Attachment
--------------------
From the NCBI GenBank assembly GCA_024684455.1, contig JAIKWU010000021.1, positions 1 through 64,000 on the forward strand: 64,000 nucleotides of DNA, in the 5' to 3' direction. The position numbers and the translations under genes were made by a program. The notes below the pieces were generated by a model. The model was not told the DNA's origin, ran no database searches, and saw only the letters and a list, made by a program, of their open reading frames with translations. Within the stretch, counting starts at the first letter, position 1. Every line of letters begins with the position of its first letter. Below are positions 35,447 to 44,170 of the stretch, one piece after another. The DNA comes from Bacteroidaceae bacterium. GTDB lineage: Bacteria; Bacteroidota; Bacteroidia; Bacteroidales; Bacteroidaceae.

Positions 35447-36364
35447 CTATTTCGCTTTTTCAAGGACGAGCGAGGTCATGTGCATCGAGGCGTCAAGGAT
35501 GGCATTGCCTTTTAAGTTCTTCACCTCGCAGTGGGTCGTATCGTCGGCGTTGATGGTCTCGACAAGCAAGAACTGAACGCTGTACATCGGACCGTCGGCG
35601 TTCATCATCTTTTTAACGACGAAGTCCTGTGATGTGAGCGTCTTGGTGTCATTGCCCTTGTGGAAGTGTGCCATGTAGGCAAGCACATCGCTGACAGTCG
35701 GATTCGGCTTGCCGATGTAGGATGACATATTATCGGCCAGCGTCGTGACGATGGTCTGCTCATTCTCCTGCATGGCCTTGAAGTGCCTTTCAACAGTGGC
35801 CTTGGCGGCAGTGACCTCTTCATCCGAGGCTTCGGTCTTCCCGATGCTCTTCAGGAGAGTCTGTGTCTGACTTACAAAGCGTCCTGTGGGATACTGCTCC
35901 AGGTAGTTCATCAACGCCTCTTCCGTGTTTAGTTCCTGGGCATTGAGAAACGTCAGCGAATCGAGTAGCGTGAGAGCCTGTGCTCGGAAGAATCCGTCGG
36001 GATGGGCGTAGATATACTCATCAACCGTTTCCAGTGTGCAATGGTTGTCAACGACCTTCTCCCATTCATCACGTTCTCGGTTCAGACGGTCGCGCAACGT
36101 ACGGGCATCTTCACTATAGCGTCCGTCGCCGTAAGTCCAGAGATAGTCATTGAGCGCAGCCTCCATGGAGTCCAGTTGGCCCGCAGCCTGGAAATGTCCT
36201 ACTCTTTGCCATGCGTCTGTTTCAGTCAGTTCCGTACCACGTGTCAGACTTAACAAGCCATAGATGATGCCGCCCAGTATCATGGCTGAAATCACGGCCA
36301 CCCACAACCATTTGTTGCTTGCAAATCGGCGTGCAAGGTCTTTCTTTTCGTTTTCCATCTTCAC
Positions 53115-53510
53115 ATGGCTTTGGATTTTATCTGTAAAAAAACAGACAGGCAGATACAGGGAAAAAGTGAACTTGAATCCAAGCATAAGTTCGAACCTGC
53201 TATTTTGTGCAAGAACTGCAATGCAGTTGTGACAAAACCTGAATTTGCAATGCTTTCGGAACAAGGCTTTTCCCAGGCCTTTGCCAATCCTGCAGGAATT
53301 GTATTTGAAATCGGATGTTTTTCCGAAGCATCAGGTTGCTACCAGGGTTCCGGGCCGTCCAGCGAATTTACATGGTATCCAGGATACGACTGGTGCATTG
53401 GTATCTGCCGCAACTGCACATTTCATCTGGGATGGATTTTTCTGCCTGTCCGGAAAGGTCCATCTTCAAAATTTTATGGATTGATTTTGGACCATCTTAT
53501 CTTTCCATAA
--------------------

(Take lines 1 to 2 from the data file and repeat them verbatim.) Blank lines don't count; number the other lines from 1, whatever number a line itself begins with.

From the NCBI GenBank assembly GCA_024684455.1, contig JAIKWU010000021.1, positions 1 through 64,000 on the forward strand: 64,000 nucleotides of DNA, in the 5' to 3' direction. The position numbers and the translations under genes were made by a program. The notes below the pieces were generated by a model. The model was not told the DNA's origin, ran no database searches, and saw only the letters and a list, made by a program, of their open reading frames with translations. Within the stretch, counting starts at the first letter, position 1. Every line of letters begins with the position of its first letter. Below are positions 35,447 to 44,170 of the stretch, one piece after another. The DNA comes from Bacteroidaceae bacterium. GTDB lineage: Bacteria; Bacteroidota; Bacteroidia; Bacteroidales; Bacteroidaceae.

Positions 35447-36364